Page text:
Published: 23 May 2024

A 42-year-old father of two who was seriously injured in a DIY accident at his mum’s home a year ago is fundraising for the Wales Air Ambulance Charity.

Stuart Needham, who runs a karate school in Llanbedr DC, was cutting down a tree which had fallen during a storm, when he was rendered unconscious after falling 25 feet off a ladder.

He said: “My dad sadly passed away in February, so I had taken the reins at the family home helping out.

“I was doing a little bit of the tree at a time, cutting through a branch in the garden, and it started to rain.

“So, I said to my mother it’s a bit dangerous, so I am going to come down the ladder. As I did, my foot slipped off and I hit the floor.

“My mum ran in and called for an ambulance and then came straight back out and started CPR.”

Stuart suffered a fractured skull, a bleed on the brain and a broken collarbone, four ribs, punctured lung, internal bleeds, broke his right hand and dislocated a finger.

He has no recollection of what happened other than what he has been told.

Upon the air ambulance landing in a nearby field the crew ran approximately 500 metres to Stuart. They assessed him before he was moved by road ambulance to the helicopter.

Wales Air Ambulance is consultant-led, taking hospital-standard treatments to the patient and if required, transferring them directly to the most appropriate hospital for their illness or injury.

It is delivered via a unique Third sector and Public Sector partnership. The Emergency Medical Retrieval and Transfer Service (EMRTS) supplies highly skilled NHS consultants and critical care practitioners who work on board the charity’s vehicles.

Stuart said: “They did an ultrasound of my chest and realized straight away that I had a punctured lung. They were able to give me some medicine for internal bleeding and deal with the punctured lung. They took me off to Stoke Hospital and I stayed there for a fortnight.”

He added: “I don’t really remember anything that was on the 5 May 2023. I have vague recollections of odd things.

“I rang my mum on the 16 May to tell her I was in hospital, and she said I know. I’ve been visiting you.”

Stuart was released from hospital on Saturday 20 May 2023, and he said initially his recovery was very slow.

He said: “My memory had gone completely. So, I had to do brain training to help improve its performance. There were days where I wasn’t too bad and some where I couldn’t remember a thing.

“The rehabilitation team would come around testing me every day and give me certain things to remember and then they’d come around the next day to see if I had remembered them. By all accounts it was very, very poor. But towards the end it thankfully got better.

“When I was getting 100 per cent, they said right you are fit to go.”

Within weeks of his accident Stuart returned to teaching students at JKS Llanbedr DC Karate.

He said: “The consultants at the hospital said if it wasn’t for the karate and being used to impact and things like that, I probably wouldn’t have made a recovery as quick as I did.”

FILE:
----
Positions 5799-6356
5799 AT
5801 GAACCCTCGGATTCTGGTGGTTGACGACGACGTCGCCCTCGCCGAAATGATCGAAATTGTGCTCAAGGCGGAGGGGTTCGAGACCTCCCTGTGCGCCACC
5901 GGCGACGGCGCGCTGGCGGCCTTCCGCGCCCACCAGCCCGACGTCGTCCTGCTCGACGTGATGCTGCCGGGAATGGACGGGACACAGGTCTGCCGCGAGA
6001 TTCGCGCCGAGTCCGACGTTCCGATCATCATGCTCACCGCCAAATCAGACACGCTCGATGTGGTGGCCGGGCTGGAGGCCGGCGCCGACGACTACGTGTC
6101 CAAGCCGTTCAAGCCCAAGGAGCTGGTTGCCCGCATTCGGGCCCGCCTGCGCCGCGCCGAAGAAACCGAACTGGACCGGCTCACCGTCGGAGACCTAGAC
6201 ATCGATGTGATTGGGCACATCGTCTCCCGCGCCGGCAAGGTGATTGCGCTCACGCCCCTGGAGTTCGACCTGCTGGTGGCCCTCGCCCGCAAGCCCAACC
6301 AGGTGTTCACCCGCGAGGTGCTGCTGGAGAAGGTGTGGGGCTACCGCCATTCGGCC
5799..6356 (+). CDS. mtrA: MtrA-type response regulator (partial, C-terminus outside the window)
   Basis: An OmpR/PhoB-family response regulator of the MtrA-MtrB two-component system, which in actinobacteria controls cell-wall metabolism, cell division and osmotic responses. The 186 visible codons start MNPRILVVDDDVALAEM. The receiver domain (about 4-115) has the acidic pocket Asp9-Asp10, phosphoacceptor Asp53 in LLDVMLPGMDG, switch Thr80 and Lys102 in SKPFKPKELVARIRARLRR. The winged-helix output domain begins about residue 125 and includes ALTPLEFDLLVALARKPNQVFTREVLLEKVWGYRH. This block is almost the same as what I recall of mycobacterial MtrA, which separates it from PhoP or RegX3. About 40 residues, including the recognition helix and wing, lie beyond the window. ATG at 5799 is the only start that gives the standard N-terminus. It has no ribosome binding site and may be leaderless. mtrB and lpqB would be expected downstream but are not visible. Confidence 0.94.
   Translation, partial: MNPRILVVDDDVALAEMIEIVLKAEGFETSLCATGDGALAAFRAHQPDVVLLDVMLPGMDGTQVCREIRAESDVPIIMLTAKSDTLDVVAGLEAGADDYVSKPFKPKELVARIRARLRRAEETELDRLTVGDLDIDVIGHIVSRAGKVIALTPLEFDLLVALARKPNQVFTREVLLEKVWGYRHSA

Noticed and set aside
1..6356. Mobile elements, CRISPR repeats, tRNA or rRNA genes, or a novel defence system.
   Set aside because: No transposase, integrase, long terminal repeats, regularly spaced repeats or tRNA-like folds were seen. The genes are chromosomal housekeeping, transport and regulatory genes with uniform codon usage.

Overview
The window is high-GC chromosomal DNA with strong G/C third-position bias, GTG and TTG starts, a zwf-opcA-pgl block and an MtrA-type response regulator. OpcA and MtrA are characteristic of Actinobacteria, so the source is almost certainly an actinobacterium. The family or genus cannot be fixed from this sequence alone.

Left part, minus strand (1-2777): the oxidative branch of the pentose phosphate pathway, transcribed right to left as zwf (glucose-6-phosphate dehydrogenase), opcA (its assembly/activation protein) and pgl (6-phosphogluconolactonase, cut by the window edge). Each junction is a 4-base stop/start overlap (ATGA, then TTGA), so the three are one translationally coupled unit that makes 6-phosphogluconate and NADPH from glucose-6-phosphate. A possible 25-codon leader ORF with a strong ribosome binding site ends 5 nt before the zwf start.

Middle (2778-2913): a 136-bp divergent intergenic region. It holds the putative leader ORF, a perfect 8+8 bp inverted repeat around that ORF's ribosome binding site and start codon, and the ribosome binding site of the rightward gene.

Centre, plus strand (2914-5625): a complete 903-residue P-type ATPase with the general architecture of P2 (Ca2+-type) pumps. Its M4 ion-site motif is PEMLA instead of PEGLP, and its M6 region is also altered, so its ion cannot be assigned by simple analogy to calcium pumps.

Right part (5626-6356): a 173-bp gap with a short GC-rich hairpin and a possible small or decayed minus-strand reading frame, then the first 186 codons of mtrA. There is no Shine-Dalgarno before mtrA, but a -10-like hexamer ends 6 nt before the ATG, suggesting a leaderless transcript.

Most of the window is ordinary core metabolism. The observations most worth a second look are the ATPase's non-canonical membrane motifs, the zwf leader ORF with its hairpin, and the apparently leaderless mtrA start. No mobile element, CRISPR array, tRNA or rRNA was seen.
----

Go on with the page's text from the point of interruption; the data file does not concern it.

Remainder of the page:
Stuart also worked with a patient liaison nurse at the Wales Air Ambulance Charity. They help patients as they recover from a critical illness or injury which can be long and challenging.

“Speaking to a nurse, for her to tell me exactly what I went through and what checks they did, it’s put my mind at ease. I don’t remember going in the helicopter sadly, from start to finish, I don’t remember anything about what checks they did.

“So, talking about it with someone who knows exactly what happened has given me a mental image of everything I went through.”

The Wales Air Ambulance Charity has to raise £11.2m each year to keep our helicopters in the air and its rapid response vehicles on the road – with donations and fundraising events key to the services survival.

Stuart is now on a mission to raise as much money as he can. He said: “For my birthday I did a fundraiser on Facebook which raised £273.

“We've got a lot of kids in the club, so we've done things like guess how many sweets are in the jar and a raffle, and we have now raised a total of £1,000.”

Stuart says they also aim to hold a 24-hour kata challenge later in the year. He said: “What I’ve been through and what the air ambulance did for me, you know it’s going to be continuous.

“So, I’ll keep fundraising as much as I can, as if it wasn’t for them, I am not sure whether I’d still be here.”

Debra Sima, Regional Fundraising Manager for North East Wales said: “It’s so great to hear that Stuart has made a full recovery and is able to continue karate and inspiring the next generation along the way! We are hugely grateful that he has thought of our charity and has pledged to continue to fundraise for us.

“We really depend on people like him to help us keep doing the lifesaving work that we do, helping thousands of patients the length and breadth of Wales each year.

“We need to raise £11.2 million annually – and it really would not be possible without our wonderful supporters.”